Google.org has announced a $50 million commitment over two years in support of tech-based learning solutions designed to address global education challenges.
The funds will support nonprofit organizations working to address a range of challenges, including limited access to educational materials, underresourced teachers, and barriers to learning outside the classroom. According to Google.org, 221 million students around the world are taught in a language that is foreign to them, 130 million children are unable to read or do basic math after four years of primary school, and 74 percent of students have little or no Internet connectivity. With a focus on providing students with quality materials, supporting teacher development, and reaching students in conflict zones, Google.org plans to award grants to organizations in twenty countries by the end of 2017, followed by a second round of grants at a later date. In addition, Google employees will provide volunteer assistance to grantees in areas such as user experience design, translation, offline functionality, and data analytics.
To date, nine grants have been awarded, including $5 million to the Foundation for Learning Equality, which builds free open-source software to enable educators in even the most remote locations to access, organize, and customize digital content through a platform that runs on various devices. Other grantees include the Million Sparks Foundation in India, which was awarded $1.2 million for ChalkLit, an app-based platform that addresses the country's teacher shortage by combining curriculum-aligned lesson plans, learning modules, and videos with an online community; War Child Holland, which will receive $2.5 million in support of Can't Wait to Learn, a game-based curriculum that enables children displaced by conflict to learn in informal settings; the Clooney Foundation for Justice; the Pratham Education Foundation; and Khan Academy.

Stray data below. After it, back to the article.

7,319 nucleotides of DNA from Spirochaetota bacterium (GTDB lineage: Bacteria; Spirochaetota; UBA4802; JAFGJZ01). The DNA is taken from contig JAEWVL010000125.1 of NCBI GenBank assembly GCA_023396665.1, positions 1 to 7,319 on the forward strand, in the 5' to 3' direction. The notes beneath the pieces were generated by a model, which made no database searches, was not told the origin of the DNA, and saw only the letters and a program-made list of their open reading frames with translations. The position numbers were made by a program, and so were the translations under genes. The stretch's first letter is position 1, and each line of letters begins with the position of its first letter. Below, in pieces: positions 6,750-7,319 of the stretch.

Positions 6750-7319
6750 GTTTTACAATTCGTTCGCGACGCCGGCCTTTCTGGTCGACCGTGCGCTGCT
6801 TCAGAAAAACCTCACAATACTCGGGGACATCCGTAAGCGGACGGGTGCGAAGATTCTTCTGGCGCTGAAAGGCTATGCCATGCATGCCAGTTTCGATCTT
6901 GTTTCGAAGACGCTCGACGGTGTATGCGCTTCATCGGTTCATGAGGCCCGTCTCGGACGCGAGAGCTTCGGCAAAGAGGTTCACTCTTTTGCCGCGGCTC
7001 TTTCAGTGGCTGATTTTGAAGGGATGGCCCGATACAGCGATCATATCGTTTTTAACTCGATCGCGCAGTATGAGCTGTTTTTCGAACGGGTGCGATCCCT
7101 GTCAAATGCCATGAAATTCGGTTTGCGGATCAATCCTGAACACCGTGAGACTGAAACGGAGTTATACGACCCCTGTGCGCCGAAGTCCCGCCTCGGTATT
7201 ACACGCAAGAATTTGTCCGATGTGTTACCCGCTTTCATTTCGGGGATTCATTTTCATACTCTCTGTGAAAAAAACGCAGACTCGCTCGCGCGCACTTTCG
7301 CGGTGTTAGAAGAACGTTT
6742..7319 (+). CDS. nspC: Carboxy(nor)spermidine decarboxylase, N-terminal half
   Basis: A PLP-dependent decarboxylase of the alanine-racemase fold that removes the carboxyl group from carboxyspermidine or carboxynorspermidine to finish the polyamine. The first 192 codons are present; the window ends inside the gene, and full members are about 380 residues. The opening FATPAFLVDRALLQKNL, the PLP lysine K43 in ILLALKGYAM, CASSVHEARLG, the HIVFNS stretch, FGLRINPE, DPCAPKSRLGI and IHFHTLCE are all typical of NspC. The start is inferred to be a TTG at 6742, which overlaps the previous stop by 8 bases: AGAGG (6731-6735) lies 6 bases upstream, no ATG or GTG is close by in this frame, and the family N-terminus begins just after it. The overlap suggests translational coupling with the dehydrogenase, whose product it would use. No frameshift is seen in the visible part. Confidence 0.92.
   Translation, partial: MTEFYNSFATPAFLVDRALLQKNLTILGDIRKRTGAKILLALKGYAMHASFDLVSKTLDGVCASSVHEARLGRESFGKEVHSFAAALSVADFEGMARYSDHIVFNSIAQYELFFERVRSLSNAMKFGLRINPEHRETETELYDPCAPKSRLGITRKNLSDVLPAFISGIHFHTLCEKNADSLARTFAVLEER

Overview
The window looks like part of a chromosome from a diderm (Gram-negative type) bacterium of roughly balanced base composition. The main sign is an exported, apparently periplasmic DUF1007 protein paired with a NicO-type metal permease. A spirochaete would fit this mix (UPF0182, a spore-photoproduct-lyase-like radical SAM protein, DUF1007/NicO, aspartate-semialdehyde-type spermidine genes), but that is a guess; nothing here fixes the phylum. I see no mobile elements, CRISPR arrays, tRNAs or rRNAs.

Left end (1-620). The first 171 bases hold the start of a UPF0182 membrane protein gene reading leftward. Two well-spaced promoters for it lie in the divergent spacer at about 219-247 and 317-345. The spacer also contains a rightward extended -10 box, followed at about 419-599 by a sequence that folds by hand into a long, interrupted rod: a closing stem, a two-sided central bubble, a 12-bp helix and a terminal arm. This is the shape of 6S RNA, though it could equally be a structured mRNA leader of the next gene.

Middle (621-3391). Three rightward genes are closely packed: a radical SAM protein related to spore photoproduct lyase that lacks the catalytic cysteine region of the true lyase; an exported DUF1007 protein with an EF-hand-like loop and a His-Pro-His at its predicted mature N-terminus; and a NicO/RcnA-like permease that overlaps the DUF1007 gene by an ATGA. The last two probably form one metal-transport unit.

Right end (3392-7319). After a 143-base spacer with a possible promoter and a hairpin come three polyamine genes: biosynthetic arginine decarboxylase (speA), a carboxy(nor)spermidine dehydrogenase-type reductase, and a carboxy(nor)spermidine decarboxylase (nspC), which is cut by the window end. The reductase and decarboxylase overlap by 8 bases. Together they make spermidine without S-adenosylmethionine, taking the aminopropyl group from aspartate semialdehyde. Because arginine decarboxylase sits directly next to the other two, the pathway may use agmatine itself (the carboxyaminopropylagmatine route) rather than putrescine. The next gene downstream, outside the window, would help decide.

"We've seen there's a role for technology to play in creating a richer learning environment," Google.org education lead Brigitte Hoyer-Gosselink told Devex, "but only if we can get all teachers and students really benefiting from it."